DENVER (MarketWatch) — Caylin Crawford found herself out of work after a snowboarding accident and went to U.S. Bank for some help with her mortgage.
The 24-year-old homeowner said she was up-to-date on her monthly payments in January 2011 when she called to ask about loan-modification options.
“They said, ‘We can’t do anything to help you unless you are behind on your mortgage,’” she recalled. “’So stop paying, and then we can modify your loan.’”
Crawford said she took the bank’s advice. But the bank didn’t modify her loan. Instead, it foreclosed on her home.
Crawford has sued the bank as well as the Federal Home Loan Mortgage Corp., or Freddie Mac (US: FMCC), in a federal district court in Minneapolis, alleging wrongful foreclosure. U.S. Bank (US: USB) services the loan, and Freddie Mac holds the note. She said she is now in settlement discussions with Freddie Mac.
“I only owed $28,000 on my house when they foreclosed,” Crawford said in a telephone interview. “They’ve probably spent $60,000 defending their foreclosure instead of just working with me.”
Thomas Joyce, a spokesman for U.S. Bank, said the company has no record of its representatives telling Crawford not to pay her mortgage. “We’ve long been committed to sound loan modification and foreclosure practices,” he said. “And we’ve always regarded foreclosures as a last resort.”
Mark Goldman, a California mortgage broker and a lecturer at the Corky McMillin Real Estate Center at San Diego State University, said Crawford’s claim is common.
He says companies that service loans sometimes can make more money when the loans are in default. “When a loan goes into special services, the servicers get huge increases in servicing fees,” he said.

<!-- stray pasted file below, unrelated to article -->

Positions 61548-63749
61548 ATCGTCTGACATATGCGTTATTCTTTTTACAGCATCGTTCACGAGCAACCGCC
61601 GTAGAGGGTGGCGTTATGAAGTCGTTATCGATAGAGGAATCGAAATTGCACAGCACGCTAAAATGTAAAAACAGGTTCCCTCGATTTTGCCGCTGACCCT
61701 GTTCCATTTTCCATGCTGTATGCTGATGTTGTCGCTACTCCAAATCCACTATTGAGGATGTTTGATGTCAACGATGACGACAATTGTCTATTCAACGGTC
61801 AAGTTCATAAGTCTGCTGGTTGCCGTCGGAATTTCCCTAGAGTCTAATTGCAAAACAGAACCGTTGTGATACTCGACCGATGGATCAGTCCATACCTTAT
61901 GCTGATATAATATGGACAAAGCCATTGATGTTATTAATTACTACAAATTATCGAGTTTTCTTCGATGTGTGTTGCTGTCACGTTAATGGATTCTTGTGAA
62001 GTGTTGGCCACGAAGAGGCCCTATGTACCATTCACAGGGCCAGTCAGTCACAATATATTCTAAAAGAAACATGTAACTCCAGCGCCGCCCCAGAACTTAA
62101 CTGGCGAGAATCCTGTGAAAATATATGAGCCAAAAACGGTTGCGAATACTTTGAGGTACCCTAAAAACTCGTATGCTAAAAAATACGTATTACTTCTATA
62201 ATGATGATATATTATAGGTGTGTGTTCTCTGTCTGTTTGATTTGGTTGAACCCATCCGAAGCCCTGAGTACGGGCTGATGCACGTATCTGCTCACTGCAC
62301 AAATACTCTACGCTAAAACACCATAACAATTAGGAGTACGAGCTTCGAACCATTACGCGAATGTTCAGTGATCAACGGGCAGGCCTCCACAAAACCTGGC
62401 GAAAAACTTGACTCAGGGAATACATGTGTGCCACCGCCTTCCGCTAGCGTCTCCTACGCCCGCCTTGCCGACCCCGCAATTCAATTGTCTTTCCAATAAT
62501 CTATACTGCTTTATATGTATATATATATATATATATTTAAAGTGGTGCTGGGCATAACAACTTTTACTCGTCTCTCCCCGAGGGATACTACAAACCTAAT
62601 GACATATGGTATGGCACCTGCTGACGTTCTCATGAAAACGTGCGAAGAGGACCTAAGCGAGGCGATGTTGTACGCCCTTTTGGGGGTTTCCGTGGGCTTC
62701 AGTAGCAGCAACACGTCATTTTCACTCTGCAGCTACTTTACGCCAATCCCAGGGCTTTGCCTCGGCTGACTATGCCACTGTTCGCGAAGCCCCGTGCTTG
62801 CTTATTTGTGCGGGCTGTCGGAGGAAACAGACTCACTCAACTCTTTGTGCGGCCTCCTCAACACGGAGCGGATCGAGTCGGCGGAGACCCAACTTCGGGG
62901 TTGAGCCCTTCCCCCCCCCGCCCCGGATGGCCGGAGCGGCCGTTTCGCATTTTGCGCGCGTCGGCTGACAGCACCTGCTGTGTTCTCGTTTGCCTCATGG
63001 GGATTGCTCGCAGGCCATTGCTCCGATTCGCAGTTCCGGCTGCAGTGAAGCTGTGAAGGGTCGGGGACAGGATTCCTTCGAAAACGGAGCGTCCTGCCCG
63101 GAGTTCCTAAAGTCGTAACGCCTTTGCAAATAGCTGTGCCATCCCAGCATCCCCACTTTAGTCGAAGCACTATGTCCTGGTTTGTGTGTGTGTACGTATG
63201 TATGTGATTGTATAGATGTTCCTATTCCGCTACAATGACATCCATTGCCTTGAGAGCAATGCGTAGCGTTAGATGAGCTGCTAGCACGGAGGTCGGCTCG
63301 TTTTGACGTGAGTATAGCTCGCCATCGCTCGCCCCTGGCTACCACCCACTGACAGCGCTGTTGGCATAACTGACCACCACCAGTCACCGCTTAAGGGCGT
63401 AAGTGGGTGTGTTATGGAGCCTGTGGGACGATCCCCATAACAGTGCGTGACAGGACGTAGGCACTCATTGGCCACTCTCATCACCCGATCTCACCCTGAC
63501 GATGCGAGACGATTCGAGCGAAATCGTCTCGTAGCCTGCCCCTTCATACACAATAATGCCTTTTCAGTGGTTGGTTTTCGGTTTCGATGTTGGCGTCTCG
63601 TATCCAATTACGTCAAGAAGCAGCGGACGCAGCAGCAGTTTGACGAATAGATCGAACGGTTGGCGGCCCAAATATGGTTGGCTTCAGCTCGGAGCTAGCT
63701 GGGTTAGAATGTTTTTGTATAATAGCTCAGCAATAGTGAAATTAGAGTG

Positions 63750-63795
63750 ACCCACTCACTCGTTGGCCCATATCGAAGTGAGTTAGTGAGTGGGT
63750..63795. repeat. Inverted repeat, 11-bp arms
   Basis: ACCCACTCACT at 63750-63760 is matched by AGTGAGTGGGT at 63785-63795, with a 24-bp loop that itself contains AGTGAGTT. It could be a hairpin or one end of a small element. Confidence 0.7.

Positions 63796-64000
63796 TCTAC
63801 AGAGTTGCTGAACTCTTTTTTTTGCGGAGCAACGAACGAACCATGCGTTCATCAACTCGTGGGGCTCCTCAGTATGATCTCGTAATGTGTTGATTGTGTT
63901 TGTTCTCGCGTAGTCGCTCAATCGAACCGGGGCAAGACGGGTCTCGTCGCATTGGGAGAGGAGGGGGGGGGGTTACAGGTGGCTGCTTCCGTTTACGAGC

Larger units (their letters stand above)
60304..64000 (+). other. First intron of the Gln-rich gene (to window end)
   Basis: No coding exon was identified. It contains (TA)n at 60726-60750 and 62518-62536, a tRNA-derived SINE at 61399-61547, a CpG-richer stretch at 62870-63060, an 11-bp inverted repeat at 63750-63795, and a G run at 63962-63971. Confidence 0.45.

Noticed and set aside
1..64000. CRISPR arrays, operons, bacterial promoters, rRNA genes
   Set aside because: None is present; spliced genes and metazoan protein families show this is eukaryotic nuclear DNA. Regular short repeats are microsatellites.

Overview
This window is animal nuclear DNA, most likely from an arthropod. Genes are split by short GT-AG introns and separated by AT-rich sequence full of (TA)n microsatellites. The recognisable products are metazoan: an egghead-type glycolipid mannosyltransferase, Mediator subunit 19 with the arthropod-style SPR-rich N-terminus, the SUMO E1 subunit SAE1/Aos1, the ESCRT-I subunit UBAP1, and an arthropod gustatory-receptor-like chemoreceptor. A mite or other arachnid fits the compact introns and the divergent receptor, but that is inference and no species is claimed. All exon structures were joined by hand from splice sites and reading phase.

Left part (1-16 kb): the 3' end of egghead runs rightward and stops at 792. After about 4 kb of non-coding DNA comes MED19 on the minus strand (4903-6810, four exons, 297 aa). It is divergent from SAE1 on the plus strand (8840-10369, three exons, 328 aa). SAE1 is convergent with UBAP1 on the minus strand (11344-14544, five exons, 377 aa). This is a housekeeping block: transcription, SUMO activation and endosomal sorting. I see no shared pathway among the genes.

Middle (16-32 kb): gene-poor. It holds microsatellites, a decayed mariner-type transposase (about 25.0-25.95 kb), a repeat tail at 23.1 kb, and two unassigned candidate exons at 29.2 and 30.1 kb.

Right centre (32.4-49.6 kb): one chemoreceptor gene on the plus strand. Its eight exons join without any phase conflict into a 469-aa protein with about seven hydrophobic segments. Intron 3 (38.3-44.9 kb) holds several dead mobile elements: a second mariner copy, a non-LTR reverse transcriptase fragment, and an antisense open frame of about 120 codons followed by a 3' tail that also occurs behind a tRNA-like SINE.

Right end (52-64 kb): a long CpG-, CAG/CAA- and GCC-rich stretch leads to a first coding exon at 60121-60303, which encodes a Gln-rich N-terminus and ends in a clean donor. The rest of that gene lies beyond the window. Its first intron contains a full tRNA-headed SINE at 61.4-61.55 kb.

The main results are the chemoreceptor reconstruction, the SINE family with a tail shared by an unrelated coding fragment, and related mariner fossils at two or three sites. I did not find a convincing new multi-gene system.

Joyce, at U.S. Bank, said this simply doesn’t happen. Defaulted loans “are not economically advantaged in any way,” he said. “We don’t collect any fees or income at foreclosure. We spend millions of dollars to help keep people in their homes, because that is what’s best for all concerned.”
Federal housing authorities, however, have wrestled with perverse economic incentives at mortgage-servicing companies.
“It is clear that the mortgage-servicing compensation model is broken and should be fixed,” Treasury Secretary Timothy Geithner and Secretary of Housing and Urban Development Shaun Donovan wrote in January 2011 letter to Edward DeMarco, acting director of the Federal Housing Finance Agency, which oversees Freddie Mac.
And last week, 10 major banks that service mortgages agreed to pay $8.5 billion to settle charges they wrongfully foreclosed on people. The Federal Reserve and the Office of the Comptroller of the Currency, which exacted the settlement, more politely called it “deficient practices in mortgage loan servicing and foreclosure processing.”